The Digital Markets Unit (DMU) has been launched in the UK today aimed at tackling the “abuse of dominant market positions by big tech”.
Amazon, Facebook and Google are from today “on notice”, according to the UK’s secretary of state for digital, culture and media Oliver Dowden, who said the new body will take action to address some of the tech giants’ “potential abuses of their market position”.
The body was set up by the Competition and Markets Authority (CMA) after it was decided that Google had a significant market influence in search and in search advertising while Facebook dictated a similar situation in social media and display advertising.
💻 Our new Digital Markets Unit, launched today, will help make sure tech giants can’t exploit their market dominance to crowd out competition and stifle innovation online.
— Competition & Markets Authority (@CMAgovUK) April 7, 2021
“The Digital Markets Unit has launched and I’ve asked it to begin by looking at the relationships between platforms and content providers, and platforms and digital advertisers,” Dowden added.
However, the watchdog is unlikely to be able to enforce any new regulations to curtail big tech until next year after it has devised codes of conduct, which will need to be approved by parliament.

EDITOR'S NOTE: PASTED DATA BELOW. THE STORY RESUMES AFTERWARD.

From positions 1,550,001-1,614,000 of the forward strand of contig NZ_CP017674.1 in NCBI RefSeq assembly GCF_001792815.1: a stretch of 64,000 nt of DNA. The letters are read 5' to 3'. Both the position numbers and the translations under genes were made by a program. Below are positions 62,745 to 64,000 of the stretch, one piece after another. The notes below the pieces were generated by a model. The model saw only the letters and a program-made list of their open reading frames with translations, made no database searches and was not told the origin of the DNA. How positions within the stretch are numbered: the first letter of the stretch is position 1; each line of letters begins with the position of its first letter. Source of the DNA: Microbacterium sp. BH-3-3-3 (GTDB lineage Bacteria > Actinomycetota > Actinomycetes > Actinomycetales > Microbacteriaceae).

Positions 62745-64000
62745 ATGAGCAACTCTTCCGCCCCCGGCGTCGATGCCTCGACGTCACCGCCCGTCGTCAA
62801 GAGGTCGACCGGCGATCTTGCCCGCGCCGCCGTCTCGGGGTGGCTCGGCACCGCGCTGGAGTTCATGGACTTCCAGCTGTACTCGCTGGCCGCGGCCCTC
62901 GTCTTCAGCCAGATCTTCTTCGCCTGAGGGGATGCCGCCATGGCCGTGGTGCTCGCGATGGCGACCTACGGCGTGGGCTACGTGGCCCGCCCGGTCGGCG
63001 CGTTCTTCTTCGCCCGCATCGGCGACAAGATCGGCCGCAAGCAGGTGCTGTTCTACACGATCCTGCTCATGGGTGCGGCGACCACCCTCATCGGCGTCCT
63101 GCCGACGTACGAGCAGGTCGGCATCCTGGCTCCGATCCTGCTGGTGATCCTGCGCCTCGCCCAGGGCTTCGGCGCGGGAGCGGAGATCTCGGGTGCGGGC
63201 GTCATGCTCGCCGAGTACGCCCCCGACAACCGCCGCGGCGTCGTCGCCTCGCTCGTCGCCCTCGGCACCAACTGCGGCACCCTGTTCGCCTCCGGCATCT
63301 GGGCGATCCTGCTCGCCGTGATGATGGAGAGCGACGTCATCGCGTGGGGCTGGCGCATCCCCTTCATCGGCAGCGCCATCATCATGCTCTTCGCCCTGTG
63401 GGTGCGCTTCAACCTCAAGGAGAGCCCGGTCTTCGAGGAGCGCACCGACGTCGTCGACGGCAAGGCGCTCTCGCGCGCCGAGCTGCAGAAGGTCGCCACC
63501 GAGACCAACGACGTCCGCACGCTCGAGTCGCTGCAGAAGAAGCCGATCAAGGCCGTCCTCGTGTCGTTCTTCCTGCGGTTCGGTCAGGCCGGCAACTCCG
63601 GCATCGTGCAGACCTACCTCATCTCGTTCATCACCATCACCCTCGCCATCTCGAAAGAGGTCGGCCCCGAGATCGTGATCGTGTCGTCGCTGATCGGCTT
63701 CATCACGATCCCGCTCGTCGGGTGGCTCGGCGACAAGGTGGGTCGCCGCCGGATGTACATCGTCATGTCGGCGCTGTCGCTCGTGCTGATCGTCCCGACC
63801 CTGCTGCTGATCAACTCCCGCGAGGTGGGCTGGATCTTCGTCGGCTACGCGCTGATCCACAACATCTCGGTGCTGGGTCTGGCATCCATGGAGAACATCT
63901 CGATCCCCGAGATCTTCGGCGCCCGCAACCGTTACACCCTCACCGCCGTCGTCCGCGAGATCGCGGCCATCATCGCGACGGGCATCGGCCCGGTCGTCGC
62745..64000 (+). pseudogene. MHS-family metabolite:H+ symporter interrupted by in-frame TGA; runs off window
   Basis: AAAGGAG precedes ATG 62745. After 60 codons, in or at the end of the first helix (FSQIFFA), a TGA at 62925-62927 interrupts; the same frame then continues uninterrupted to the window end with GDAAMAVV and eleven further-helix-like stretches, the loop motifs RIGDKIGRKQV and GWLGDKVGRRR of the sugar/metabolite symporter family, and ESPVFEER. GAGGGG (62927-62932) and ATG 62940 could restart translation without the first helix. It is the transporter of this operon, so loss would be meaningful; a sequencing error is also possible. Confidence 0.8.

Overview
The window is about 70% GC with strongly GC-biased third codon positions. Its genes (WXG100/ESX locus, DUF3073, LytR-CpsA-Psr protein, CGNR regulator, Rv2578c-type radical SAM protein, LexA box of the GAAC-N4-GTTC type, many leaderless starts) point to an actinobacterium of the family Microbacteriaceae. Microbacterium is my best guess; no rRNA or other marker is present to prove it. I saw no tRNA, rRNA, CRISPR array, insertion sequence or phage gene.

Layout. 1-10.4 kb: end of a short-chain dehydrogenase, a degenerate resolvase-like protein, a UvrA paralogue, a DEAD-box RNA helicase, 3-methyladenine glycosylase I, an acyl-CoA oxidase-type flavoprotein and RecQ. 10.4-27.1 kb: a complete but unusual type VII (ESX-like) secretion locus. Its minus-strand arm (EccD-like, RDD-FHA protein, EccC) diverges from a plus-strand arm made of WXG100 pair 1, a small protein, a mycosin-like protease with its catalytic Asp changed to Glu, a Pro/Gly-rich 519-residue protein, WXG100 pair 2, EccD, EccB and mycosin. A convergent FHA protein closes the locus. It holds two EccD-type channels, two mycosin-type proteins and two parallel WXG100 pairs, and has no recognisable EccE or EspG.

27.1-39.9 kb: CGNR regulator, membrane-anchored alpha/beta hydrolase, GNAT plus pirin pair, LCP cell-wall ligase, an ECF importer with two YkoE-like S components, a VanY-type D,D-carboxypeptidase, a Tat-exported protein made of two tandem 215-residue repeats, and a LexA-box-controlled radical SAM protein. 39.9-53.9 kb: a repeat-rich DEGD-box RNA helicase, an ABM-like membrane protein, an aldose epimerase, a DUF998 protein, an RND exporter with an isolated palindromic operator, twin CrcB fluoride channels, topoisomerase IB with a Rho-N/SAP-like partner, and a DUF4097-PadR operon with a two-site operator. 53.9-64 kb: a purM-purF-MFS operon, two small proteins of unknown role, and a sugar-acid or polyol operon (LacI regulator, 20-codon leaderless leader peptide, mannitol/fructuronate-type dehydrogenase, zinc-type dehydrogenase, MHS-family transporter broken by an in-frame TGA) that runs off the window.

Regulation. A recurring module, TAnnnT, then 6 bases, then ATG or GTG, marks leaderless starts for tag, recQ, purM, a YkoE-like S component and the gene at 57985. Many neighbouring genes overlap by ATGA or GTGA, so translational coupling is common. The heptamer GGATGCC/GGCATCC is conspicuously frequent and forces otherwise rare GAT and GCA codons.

A combination of the pandemic, Brexit and the ‘online harms bill’ have caused a lengthy backlog of laws to be considered by parliament, meaning the DMU could be left toothless for some time.
The watchdog’s role will be to introduce regulations for Silicon Valley’s big tech brands to level the playing field for smaller businesses and give people more control over their data.
Business secretary Alok Sharma added: “The dominance of just a few big tech companies is leading to less innovation, higher advertising prices and less choice and control for consumers.”
The government has said the DMU could be given the powers to reverse decisions made by big tech as well as ordering them to comply with codes of conduct.
Parliament is becoming increasingly wary of the amount of influence big corporations are having on international markets, with the UK’s Chancellor Rishi Sunak vowing to implement an “Amazon Tax” on the e-commerce giant.
Geradin Partners’s competition partner Damien Geradin said: “The government has committed to regulating digital platforms and decided that the DMU go ahead.
“But for the DMU to start adopting codes of conduct and imposing interventions (on tech companies) they will need new powers.”
Dowden has said that the CMA will spend time researching how big tech regulations will work in practise until the DMU has the power to implement regulations.